By Drive Zim Road Assistance
Driving in town can make big demands in terms of the style of concentration and observation we need to stay safe. It can also place a drain on our reserves of patience and calm. There are too many of us competing for too little road space. The result – a stressful environment where you do have to have your wits about you.
Alternatives to driving:
Before getting you ready for the stresses of city driving, we’ll see if we can move you to alternative methods of transport. We appreciate this may not always be appropriate, but why not check out your timetables before battling into a congested city centre. Most cities have good park and ride schemes, which can save time and money. The out-of-town parking is typically free or low cost, plentiful and secure, and you get a quick journey into town!
Assuming you do have to take the car, then be prepared for a slow, frustrating journey. Your best tactic is to ensure you equip yourself and your vehicle with the means to handle that frustration. That means trying to stay calm, not being aggressive and generally trying to make the journey better – for you and those around you. Experience shows that, if your behaviour is based on being fair and helpful, then others will tend to match your behaviour. Therefore, conflict and risk are reduced. Of course, the opposite is true, so if you’re rude, aggressive and inconsiderate, you can expect others to match – or even beat – your behaviour.
Other road users
On urban routes, you’re likely to be sharing the road space with a lot more cyclists and motorcyclists. Keep a good lookout for them, especially before changing lanes, opening your driver door or making a left turn – check all around and check again… It could make all the difference to someone’s safety.
Allowing yourself to be pulled into conflict situations you can’t control is potentially very dangerous, not just from a road safety perspective, but for your overall wellbeing, too.
There are good reasons for self-control:
First, consider your quality of life: sitting there in the car, fuming and getting stressed is bad for your blood pressure and health in general.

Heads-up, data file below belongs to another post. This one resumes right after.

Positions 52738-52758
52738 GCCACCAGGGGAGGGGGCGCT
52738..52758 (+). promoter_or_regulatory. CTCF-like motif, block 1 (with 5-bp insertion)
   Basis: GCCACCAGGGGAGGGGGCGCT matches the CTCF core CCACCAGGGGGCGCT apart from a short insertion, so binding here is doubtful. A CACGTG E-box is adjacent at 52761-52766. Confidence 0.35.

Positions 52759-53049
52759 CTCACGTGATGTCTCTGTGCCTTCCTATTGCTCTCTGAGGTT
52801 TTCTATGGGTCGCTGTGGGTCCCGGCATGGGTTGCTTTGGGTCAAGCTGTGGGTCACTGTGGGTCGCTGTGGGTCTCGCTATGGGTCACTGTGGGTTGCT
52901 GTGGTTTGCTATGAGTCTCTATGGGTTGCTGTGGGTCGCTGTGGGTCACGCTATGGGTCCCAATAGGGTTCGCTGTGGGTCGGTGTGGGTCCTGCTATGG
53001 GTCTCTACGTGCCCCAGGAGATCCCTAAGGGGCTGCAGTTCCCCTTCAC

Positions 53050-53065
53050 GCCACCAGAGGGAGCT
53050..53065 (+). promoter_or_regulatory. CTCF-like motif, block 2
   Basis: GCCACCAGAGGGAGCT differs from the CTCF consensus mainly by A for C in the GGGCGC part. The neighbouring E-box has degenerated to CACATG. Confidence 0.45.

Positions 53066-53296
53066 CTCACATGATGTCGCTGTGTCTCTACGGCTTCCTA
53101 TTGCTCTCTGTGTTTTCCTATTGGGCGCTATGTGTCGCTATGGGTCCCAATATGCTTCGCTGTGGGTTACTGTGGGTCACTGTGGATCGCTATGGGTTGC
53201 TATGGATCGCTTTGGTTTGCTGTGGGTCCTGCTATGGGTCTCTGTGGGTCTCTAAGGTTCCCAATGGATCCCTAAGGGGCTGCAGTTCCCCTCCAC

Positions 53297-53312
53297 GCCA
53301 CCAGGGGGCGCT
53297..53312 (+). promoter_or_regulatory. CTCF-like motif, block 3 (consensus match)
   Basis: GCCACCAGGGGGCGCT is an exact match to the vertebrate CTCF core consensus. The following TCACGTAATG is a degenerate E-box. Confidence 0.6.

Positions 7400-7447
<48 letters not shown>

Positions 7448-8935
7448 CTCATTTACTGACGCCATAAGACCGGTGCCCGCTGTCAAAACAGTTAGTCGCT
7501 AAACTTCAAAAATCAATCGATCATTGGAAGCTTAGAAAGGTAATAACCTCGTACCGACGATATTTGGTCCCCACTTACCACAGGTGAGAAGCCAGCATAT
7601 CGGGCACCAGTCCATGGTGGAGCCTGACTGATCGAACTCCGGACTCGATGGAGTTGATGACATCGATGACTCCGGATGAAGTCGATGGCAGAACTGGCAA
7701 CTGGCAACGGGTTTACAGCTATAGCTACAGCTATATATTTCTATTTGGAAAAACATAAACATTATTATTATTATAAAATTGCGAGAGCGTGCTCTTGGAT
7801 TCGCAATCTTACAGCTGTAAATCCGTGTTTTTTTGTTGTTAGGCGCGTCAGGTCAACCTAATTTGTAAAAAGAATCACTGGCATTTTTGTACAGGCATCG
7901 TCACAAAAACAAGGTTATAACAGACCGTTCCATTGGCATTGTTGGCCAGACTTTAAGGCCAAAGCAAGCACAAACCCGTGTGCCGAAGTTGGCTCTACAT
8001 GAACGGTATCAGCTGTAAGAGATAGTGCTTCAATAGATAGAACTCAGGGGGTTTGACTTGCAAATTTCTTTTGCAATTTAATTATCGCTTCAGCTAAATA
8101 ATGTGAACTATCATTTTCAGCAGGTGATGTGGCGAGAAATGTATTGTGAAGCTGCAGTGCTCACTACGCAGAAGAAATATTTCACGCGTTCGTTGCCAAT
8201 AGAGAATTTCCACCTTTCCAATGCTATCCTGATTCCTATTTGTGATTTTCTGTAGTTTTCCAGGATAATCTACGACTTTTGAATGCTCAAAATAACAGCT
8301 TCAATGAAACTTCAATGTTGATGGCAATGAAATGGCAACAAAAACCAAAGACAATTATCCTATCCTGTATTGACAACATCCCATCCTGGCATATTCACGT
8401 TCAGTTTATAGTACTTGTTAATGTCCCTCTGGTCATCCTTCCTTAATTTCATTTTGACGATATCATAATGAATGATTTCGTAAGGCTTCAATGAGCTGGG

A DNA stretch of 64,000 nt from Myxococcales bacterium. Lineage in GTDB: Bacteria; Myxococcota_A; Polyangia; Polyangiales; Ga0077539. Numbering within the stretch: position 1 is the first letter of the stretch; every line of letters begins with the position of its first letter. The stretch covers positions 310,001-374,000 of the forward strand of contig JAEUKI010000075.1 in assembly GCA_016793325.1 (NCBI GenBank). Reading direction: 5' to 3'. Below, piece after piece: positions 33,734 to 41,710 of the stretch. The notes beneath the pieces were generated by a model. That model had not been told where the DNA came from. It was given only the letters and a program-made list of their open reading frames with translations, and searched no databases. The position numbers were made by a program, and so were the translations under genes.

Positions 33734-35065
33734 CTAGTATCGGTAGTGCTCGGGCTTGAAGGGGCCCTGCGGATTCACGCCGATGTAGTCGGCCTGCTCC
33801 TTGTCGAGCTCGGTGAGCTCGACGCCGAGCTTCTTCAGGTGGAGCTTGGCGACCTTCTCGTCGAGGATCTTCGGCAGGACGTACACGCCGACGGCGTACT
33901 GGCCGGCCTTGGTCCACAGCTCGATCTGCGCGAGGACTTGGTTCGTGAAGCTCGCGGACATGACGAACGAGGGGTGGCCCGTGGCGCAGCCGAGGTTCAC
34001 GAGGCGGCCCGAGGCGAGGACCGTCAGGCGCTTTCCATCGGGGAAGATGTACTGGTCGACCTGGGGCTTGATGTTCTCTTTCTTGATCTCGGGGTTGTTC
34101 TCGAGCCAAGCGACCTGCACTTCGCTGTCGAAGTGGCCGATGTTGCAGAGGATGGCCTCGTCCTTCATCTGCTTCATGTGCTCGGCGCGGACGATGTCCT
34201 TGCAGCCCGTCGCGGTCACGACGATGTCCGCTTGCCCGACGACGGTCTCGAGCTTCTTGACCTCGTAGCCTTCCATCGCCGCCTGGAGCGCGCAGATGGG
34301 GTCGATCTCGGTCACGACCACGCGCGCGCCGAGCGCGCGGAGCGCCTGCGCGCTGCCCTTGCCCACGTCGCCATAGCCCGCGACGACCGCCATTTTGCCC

Next, the risk that an incident will escalate: do you know how an aggressive encounter is going to end? Of course, you don’t. You never know who you’re going to come across and what sort of day they might have had.
Third, the increased risk of an accident. When we get angry and start ‘reacting’, we are not ‘thinking’. The two things are mutually exclusive. Inevitably, our risk of having an accident soars.
Plan your trips
The principles of journey planning are very important for trips through town. Knowing where you are going – and building in contingency time – can help reduce stress.
What if I’m being followed?
For the vast majority of us, city journeys will pass without incident. But it may be helpful to consider very simple advice for this scenario, however rare it may be. Drive calmly to the nearest police station, park right outside and sound your horn continuously. This is likely to deter the other driver very quickly. If you have a GPS, learn the process of setting it to guide you to the nearest police station. If you can’t get to a police station, pull into a petrol station or busy public place, again sounding your horn continuously. Stay in the car with the doors locked and the windows up. Do not make eye contact if the other driver attempts to antagonise you further.
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Drive Zimbabwe Roadside Assistance Pvt Ltd provides a unique, comprehensive and competitively-priced Roadside Assistance and Vehicle Recovery Service with three levels of recovery service to suit all needs and pockets. Call us or Whatsapp at 0718 084 297/0780 579 261/ 0773 232 270 Email: firstname.lastname@example.org for more information follow. Facebook:https://www.facebook.com/105600827733427